Selective Prosecution

Glenn Greenwald has a wonderful post expressing one of the most galling things about the argument against torture prosecutions – the hypocrisy of so many of those making the argument.

Under all circumstances, arguing that high political officials should be immunized from prosecution when they commit felonies such as illegal eavesdropping and torture would be both destructive and wrong… But what makes it so much worse, so much more corrupted, is the fact that this “ignore-the-past-and-forget-retribution” rationale is invoked by our media elites only for a tiny, special class of people — our political leaders — while the exact opposite rationale (“ignore their lame excuses, lock them up and throw away the key”) is applied to everyone else.  That, by definition, is what a “two-tiered system of justice” means and that, more than anything else, is what characterizes (and sustains) deeply corrupt political systems.   That’s the two-tiered system which, for obvious reasons, our political and media elites are now vehemently arguing must be preserved.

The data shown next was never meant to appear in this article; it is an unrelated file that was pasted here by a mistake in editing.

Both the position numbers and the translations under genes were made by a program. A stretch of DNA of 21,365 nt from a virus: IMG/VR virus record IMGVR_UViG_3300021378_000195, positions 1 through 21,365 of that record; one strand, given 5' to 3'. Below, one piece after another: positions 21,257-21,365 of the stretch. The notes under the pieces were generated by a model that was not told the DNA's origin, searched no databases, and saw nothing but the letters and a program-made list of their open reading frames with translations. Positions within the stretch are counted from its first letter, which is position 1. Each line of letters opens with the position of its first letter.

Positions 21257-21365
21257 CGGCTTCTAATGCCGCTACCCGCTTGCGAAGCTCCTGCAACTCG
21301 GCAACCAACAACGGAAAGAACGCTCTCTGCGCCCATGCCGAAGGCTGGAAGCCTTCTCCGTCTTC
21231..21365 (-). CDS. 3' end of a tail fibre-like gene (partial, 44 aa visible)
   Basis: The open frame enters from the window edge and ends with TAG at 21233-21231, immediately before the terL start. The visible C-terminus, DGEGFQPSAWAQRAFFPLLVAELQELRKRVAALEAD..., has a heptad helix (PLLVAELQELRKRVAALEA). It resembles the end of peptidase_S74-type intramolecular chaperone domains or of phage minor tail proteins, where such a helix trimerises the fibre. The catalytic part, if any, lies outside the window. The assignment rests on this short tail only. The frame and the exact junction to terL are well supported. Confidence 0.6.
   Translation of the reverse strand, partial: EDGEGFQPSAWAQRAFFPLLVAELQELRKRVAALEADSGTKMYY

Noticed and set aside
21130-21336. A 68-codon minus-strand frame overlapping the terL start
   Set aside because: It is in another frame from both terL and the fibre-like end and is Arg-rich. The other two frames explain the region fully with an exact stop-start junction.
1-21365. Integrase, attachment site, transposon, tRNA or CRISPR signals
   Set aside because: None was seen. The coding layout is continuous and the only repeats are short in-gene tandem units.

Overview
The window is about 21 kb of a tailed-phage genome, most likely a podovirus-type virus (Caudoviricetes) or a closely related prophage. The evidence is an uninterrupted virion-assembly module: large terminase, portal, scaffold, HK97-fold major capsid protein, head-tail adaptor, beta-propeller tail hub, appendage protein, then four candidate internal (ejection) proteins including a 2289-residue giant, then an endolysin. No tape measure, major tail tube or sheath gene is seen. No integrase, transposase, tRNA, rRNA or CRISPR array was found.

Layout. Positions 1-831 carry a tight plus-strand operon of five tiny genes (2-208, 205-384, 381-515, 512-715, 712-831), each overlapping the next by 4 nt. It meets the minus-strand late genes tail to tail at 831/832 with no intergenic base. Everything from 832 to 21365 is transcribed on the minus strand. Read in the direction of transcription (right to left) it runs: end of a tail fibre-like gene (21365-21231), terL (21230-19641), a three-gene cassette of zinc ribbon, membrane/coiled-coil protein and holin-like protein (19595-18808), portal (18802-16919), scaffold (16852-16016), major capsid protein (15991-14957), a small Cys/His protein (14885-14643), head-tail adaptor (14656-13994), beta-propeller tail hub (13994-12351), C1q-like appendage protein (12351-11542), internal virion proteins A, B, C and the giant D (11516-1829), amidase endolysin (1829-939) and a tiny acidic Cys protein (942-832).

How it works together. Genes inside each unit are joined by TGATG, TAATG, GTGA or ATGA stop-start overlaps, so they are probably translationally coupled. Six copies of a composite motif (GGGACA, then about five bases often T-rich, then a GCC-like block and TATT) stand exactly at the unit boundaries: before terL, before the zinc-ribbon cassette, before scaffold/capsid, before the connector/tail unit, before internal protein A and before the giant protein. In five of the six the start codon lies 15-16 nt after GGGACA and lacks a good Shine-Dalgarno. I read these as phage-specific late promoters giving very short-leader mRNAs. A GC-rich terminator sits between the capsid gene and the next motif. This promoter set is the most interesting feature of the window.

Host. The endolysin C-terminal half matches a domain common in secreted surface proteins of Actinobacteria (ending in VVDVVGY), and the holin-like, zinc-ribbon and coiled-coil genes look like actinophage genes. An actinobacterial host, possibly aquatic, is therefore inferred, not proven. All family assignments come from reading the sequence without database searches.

While I think the argument is fairly clear, I do nevertheless think a further explanation needs to be made. I believe that  mandatory minimums and three-strikes laws should be eliminated and that the American approach to nonviolent drug offenses and parole violations is massively misguided. More importantly, they are an anchor that is helping to sink the ship of state, especially in California.

This does not necessitate that I correspondingly think that torture shouldn’t be prosecuted. I do not think that sentencing reform needs to occur because we should “forget the past.” I think

it needs to occur because our current system is poisoning the country by slowly undermining our commitment to justice. I believe that letting war criminals go free will do the same.

Published in: on January 29, 2009 at 10:10 pm  Leave a Comment  
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